Fairfax-Ipsos: 52-48 to Labor

The second poll from Ipsos gives the Coalition relatively respectable readings on voting intention, although Tony Abbott gets another hammering on his personal ratings.

The second federal poll conducted for the Fairfax papers by Ipsos is somewhat less bad than what they’ve been accustomed to recently, while still giving Labor a lead of 52-48 according to preference flows from the 2013 election (up from 51-49 in last month’s poll) and 53-47 on respondent-allocation (steady). The primary votes are 40% for the Coalition (down two), 37% for Labor (steady), 12% for the Greens (steady) and 2% for Palmer United (down one). Ipsos was also about two points below trend on the Coalition primary vote last time, and landed a little high for them in its last poll before the Victorian election.

However, the poll corroborates other recent polling in having Tony Abbott’s personal ratings slumping, with approval down four to 38% and disapproval up eight to 57%. Bill Shorten is up three on approval to 46% and one on disapproval to 41%, and he now leads 47-39 as preferred prime minister after a 41-all result last time. The poll was conducted Thursday to Saturday from a sample of 1400.

Author: William Bowe

William Bowe is a Perth-based election analyst and occasional teacher of political science. His blog, The Poll Bludger, has existed in one form or another since 2004, and is one of the most heavily trafficked websites on Australian politics.

914 comments on “Fairfax-Ipsos: 52-48 to Labor”

Comments Page 6 of 19
1 5 6 7 19
  1. Looks like Abbott might be tying his own Windor knot now by the look of his collar and tie in the Koch interview.
    Simply nondescript.

  2. Tom the first and best

    I don’t think comparing Tasmania’s 5 MPs in Federal Parliament to Queensland’s 89 seat state parliament is that enlightening.

  3. guytaur

    [The Liberals are running an advertising campaign on Uni fees. How to remind voters of one of your most unpopular policies over the summer holidays]

    Coorey made an excellent point on Insiders. This policy is alienating the same aspirational voters that PM Howard wooed so effectively.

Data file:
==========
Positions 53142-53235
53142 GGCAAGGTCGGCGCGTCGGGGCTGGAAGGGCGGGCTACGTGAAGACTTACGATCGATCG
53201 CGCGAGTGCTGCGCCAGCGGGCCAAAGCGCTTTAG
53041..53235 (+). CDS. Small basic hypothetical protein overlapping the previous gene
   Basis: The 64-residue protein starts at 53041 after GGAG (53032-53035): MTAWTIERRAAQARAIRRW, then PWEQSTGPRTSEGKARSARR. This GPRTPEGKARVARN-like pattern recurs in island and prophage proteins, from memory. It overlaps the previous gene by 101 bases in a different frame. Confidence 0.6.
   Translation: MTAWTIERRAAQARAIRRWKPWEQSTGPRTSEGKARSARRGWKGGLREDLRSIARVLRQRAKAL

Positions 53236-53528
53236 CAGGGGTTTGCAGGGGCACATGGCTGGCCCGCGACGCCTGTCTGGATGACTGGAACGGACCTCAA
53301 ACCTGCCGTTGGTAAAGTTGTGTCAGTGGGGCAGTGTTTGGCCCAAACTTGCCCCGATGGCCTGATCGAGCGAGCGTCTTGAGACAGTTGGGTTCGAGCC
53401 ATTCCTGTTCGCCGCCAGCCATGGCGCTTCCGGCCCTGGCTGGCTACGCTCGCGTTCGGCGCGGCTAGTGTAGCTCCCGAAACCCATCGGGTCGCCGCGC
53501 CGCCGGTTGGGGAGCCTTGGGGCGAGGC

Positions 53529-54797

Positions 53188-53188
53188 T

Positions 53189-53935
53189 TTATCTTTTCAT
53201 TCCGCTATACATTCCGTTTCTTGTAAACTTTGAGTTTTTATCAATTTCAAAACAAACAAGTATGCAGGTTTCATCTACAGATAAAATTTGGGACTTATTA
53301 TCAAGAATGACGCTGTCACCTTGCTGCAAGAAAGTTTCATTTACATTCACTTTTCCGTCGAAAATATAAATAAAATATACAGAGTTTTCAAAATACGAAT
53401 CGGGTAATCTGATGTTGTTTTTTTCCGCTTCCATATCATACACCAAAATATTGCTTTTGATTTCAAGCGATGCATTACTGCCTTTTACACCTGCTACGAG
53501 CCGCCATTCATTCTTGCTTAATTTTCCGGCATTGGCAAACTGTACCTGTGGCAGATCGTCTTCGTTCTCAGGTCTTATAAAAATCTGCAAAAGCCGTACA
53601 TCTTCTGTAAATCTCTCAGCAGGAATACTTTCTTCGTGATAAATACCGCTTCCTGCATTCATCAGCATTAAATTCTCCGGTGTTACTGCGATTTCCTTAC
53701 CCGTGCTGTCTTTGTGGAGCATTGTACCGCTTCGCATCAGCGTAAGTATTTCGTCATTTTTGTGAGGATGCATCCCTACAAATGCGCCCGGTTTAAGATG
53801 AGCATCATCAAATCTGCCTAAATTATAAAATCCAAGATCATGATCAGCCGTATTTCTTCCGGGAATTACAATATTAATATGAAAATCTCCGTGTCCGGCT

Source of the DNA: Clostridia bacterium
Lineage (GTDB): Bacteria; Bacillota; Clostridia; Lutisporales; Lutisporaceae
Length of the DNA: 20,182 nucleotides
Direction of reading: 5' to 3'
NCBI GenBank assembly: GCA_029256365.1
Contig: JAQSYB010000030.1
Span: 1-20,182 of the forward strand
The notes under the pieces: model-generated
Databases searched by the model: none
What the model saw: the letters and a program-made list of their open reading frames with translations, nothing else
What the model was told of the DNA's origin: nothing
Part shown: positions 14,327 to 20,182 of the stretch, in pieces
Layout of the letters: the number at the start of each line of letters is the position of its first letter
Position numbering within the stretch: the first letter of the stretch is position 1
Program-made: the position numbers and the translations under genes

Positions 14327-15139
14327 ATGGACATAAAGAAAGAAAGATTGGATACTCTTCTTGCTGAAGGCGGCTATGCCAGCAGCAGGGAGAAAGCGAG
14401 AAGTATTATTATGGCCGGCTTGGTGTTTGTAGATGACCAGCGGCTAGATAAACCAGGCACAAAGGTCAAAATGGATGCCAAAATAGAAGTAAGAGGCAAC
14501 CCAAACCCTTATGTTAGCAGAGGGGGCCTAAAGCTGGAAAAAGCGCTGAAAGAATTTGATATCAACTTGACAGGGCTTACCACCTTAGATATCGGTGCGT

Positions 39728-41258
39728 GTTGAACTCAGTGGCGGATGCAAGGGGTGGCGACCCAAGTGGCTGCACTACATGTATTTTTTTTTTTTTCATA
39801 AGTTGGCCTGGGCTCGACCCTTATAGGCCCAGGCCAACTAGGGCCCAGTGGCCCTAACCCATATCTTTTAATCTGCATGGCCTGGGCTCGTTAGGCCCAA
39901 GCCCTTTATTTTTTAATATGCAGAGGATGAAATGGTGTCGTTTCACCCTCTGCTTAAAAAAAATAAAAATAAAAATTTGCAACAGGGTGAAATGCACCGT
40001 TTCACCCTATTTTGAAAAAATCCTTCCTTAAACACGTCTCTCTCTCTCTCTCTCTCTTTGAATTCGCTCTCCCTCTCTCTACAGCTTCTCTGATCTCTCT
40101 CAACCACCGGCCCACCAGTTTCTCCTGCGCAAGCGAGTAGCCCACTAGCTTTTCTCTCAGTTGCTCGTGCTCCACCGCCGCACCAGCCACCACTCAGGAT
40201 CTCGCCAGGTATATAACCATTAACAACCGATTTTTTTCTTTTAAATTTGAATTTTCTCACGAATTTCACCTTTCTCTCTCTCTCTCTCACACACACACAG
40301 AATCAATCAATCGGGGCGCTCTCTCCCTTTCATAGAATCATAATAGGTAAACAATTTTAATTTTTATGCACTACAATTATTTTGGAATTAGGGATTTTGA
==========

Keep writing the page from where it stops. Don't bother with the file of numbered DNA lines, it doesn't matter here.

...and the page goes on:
The only reason the Universities are in favour of Pyne’s policy is that it allows them to increase their revenues on the back of fee-paying students. So the interests of the universities diverge from those of students (and their families) who resent being used as walking ATMs.

  4. [ “Well the GP co-payment was very extensively talked about in the lead up to the budget,” Mr Abbott began.

    “Not before the election,” interjected host Chris Uhlmann.

    “Well it certainly wasn’t ruled out before the election,” Mr Abbott protested.

    “You weren’t asked about it,” replied Uhlmann.

    “Well that’s right,” Mr Abbott finally agreed. ]

    Proving at the same time 1) what a lying piece of shit he is, 2) just how complicit the media were in his smash-and-grab raid on power, and most disturbingly of all 3) just how easy it is to expose him when the media set their mind to it.

    So why didn’t they do it BEFORE THE DAMN ELECTION!?!?!?

  5. Just Me:

    [So why didn’t they do it BEFORE THE DAMN ELECTION!?!?!?]

    Yeah, the mind boggles.

    I think you answered your own (rhetorical) questions. Coz he’s a lying piece of shit.

  6. [jules
    Posted Monday, December 8, 2014 at 12:41 pm | PERMALINK
    I have a lot more sympathy for Ricky Muir than I did before:]

    He did what any parent of small children would do in a similar situation.

    The villain in this piece is Morrison, using children as a bargaining chip in his quest for extreme powers over asylum seekers.

  7. What Abbott seems to have said is that he hasn’t broken the faith of the people because he kept quiet before the election about something he was intending to do, and nobody asked him about it so he didn’t have to say anything. This will go down about as well with the public as a transgender stipper at an ACL function!

    Despite all the harping criticism of Uhlmann on here, this morning’s interview was a bit of a triumph for him: a rolled gold gotcha moment of the sort that many PBers seems to be looking for from ABC interviews, but achieved without the aggro questioning style that many of you seem to see as de rigueur.

    Abbott is sounding really tired and extremely unprepared at the moment. If I were advising him, I’d suggest he go on holidays now. The fact that he hasn’t suggests to me that he feels under pressure from his own parliamentary team to be seen to be out in the public arena fighting the good fight. More evidence, if any were needed, that the Government’s internal dynamics aren’t all that wonderful right now.

  8. guytaur
    [The Liberals are running an advertising campaign on Uni fees. How to remind voters of one of your most unpopular policies over the summer holidays]
    They have learnt nothing from the WorkChoices fiasco.

    I’d say BRING IT ON, except for the fact that we are paying for it.

    Like the WorkChoice ads, they will backfire big time. People aren’t buying it, and no amount of glossy marketing wil convince them to buy it.

  9. Boerwar@ 242

    “I reckon the Koch interview is the most damaging interview Abbott has done since he became prime minister.